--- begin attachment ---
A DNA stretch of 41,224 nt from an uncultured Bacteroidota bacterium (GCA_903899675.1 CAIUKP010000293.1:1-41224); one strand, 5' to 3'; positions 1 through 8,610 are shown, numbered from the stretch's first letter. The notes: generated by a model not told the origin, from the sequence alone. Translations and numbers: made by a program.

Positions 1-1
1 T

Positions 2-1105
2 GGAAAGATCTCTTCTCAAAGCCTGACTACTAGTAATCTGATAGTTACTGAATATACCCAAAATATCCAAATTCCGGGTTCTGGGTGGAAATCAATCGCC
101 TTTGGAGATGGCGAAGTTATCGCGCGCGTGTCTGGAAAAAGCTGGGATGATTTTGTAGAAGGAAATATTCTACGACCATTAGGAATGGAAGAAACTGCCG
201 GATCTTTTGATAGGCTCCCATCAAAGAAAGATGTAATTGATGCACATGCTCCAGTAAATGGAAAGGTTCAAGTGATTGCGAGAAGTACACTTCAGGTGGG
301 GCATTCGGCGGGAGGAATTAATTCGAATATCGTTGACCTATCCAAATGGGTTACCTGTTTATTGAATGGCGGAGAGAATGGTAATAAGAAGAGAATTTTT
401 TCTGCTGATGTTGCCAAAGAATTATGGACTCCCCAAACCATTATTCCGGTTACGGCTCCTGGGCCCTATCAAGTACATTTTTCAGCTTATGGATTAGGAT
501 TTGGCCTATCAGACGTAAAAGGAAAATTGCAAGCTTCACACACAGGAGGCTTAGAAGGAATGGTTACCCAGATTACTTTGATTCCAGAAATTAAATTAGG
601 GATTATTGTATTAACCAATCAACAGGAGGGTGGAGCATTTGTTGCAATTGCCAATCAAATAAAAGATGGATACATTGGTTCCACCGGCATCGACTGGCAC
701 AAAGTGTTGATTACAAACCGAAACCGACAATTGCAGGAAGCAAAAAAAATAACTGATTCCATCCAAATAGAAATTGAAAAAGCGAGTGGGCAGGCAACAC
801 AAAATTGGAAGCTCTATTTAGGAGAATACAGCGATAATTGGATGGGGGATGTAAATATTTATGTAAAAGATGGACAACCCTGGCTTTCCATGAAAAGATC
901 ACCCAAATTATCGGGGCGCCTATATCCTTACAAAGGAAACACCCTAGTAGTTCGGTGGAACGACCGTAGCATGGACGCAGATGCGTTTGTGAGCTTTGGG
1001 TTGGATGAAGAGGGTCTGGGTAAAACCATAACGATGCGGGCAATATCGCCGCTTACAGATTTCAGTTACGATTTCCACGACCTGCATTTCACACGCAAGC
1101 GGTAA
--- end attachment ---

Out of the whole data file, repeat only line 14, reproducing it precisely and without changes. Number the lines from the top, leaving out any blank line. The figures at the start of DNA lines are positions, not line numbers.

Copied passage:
901 ACCCAAATTATCGGGGCGCCTATATCCTTACAAAGGAAACACCCTAGTAGTTCGGTGGAACGACCGTAGCATGGACGCAGATGCGTTTGTGAGCTTTGGG